Russia requires abortion ads to warn of health risks

Russia requires abortion ads to warn of health risks

President Dmitry Medvedev /  Photo Credit: Juerg Vollmer -
President Dmitry Medvedev / Photo Credit: Juerg Vollmer -


The Russian government has enacted a law requiring abortion ads to carry health warnings about the procedure. Lawmakers say that the ads presently mislead the public by creating the impression that abortion is a simple surgery with no health risks.

The new amendments require that warnings about the dangers, including loss of fertility, should occupy at minimum 10 percent of each advertisement, the Russian news agency RIA Novosti reports.

President Dimitry Medvedev signed the bill into law on July 14.

Russia has one of the world’s highest abortion rates. More than one million women have abortions every year. In 2007 there were 1.5 million abortions, a number almost equal to the number of children born.

Parliament member Viktor Zvagelsky said the Russian abortion situation was “depressing,” RIA said.

Besides the human costs involved, the high abortion rate also contributes to a worsening demographic crisis.

Russia’s population dropped from 145 million in 2002 to under 143 million, the 2010 census found. The death rate continues to exceed the birth rate despite government efforts to encourage Russians to have more children.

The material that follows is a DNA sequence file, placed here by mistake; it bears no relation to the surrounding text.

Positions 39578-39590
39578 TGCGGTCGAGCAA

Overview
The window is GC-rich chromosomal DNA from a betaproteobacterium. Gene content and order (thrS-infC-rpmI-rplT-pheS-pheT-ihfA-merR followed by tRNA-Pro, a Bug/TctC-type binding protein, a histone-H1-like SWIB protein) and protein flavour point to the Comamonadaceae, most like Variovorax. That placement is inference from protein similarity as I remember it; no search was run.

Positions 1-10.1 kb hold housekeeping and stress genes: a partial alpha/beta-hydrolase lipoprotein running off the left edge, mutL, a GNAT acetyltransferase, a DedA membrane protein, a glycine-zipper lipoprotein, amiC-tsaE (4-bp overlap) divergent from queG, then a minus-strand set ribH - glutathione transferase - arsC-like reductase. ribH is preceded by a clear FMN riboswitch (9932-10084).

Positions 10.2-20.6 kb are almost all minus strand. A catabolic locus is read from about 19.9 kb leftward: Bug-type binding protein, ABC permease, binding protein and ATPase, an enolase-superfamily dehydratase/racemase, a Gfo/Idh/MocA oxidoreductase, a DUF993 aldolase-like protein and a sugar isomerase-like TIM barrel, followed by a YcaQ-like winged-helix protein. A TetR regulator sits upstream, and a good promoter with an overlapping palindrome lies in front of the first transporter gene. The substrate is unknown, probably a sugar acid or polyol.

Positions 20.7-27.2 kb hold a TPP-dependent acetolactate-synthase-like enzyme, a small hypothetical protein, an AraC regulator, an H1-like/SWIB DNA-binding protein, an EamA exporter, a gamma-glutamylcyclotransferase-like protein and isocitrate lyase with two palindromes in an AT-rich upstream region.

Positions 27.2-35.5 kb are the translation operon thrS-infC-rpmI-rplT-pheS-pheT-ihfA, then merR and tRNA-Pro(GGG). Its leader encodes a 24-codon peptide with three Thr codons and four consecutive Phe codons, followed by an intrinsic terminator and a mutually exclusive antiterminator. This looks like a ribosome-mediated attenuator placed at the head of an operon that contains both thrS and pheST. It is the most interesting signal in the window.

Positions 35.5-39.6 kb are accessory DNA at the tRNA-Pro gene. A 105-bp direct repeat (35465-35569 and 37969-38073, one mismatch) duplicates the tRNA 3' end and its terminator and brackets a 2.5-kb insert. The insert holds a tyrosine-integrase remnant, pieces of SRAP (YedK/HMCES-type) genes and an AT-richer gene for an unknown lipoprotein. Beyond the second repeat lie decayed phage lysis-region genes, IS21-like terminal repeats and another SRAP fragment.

The United Nations predicts that by 2050 Russia’s population will have declined to 116 million, a decrease of almost 20 percent. It says overcoming racism and taking in more migrants could help the country boost its population, Reuters reports.

Health experts say key factors in Russia’s population decline are poor diet, heavy drinking by men, a heroin abuse-related HIV/AIDS epidemic and a high number of violent deaths.

The Orthodox Church has increasing influence and has called for tougher restrictions on abortion.

The parliament may soon pass a new bill that could limit access to abortion procedures and toughen punishments for doctors who carry out illegal abortions. It would also allow mothers of newborns who are unwilling or unable to keep their babies to leave them anonymously in special adoption centers.

The Soviet Union was the first country in the world to legalize abortion on demand in 1920. Joseph Stalin outlawed abortion from 1936 until his death in 1954 to try to boost the birth rate.

The communist Soviet Union encouraged new births with prizes and money, but Russia’s population has steadily declined since the USSR’s breakup in 1991.